Eduardo Albrecht

  • Associate Dean, School of Social and Behavioral Sciences
  • Associate Professor and Director, International Relations and Diplomacy

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Focus Areas: Artificial Intelligence, Conflict Resolution, AI Governance, Emerging Technologies, Democracy & Civil Society

Eduardo Albrecht is a political anthropologist with a history of work across government, non-profit, academic, and multilateral organizations. His research focuses on uses of artificial intelligence in state and international organization decision-making processes. He has served as visiting fellow at the European Institute for Asian Studies (EIAS) and the International Peace Institute (IPI), and has worked for various national governments (Japan, South Korea, United Kingdom) and the World Bank leading research teams and gaining direct experience designing innovative AI-based governance tools.

His research has been presented at venues including the Organization for Economic Cooperation and Development (OECD), the United Nations Development Programme (UNDP), the United States Holocaust Memorial Museum (USHMM), the US Defense Advanced Research Projects Agency (DARPA) and numerous other organizations as well as dozens of academic conferences organized by leading political and social science associations.

Since receiving his PhD from the School of Oriental and African Studies of the University of London in 2010 he has published a wide variety of academic papers, policy publications, and full-length monographs. His most recent publications with United Nations University's Centre for Policy Research (UNU-CPR) look at how multilateral organizations may seek to strengthen their predictive capacity in ethical and inclusive ways.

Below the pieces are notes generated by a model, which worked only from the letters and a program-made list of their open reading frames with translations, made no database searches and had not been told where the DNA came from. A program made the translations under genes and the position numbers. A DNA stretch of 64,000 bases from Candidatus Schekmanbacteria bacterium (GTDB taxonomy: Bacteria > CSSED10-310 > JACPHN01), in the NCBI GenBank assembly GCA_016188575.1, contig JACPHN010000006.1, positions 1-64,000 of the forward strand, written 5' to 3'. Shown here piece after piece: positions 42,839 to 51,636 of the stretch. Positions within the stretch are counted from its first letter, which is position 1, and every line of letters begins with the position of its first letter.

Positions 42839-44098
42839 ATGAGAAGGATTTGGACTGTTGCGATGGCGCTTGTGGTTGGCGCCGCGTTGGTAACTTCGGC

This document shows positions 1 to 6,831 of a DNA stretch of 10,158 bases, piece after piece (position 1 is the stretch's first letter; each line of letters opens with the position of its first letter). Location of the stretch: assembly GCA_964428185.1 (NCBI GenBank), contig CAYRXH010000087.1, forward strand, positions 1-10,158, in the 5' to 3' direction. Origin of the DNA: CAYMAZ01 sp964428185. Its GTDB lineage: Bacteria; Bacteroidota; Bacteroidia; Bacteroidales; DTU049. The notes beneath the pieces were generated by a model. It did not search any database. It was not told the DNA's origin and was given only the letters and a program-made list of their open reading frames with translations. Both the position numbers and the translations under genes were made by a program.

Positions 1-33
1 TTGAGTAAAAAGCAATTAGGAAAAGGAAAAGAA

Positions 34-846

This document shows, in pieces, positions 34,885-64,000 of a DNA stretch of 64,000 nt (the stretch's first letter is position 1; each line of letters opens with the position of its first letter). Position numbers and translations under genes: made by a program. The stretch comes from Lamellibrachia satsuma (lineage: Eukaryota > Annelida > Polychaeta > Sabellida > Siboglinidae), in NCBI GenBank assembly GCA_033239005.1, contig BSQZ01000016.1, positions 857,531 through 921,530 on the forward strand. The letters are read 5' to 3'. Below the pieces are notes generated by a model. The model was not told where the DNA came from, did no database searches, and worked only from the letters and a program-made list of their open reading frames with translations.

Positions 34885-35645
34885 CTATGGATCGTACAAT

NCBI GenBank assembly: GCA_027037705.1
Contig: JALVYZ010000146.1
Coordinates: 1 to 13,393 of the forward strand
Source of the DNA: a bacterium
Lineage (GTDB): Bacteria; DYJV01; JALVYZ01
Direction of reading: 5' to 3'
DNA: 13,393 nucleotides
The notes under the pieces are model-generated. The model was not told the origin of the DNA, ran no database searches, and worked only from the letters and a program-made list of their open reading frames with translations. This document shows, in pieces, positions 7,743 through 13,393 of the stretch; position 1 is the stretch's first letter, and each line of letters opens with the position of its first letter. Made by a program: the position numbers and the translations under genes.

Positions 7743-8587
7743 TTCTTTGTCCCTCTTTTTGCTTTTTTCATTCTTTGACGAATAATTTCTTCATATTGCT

His new book, Political Automation: An Introduction to AI in Governance and its Impact on Citizens (Oxford University Press, forthcoming 2024) investigates uses of AI to produce public policy decisions in a range of geographic contexts and seeks to better theorize the changing role of citizens in the act of policy production. The book is the first to utilize an ethnographic framework to compare the impact of AI technology on changing state-citizen relations in the West, East, and Southern Hemisphere.

In the past he has researched political protest patterns in Southern Europe, conducted fieldwork among North Korean defectors in East Asia, and studied connections between online behavior and social unrest in Sub-Saharan Africa. His research is situated at the crossroads of political anthropology, digital humanities, and international studies.

SOAS, University of London 2010
Ph.D. Department of Anthropology and Sociology

SOAS, University of London 2001
M.A. Department of Anthropology and Sociology

John Cabot University, Rome 1999
B.A. Department of International Affairs

Dr Albrecht is involved in applied ethnographic work that uses AI software specifically designed to predict future instances of political unrest. This mixed methodology uses natural language processing and machine learning to collect large quantities of online language data, which is then modeled alongside other types of data, including satellite imagery and econometric indicators, to predict future instances of such phenomena as electoral violence, labor action, ethnic clashes, and violent extremism. Simultaneously, ethnographic fieldwork is conducted with the social groups involved to constantly revise the models and better understand events. The main argument is that by co-calibrating algorithmic analyses with ethnographic experience it is possible to considerably expand the field through what he has termed “prosthetic ethnography” and to achieve statistically relevant predictive and explanatory capacity.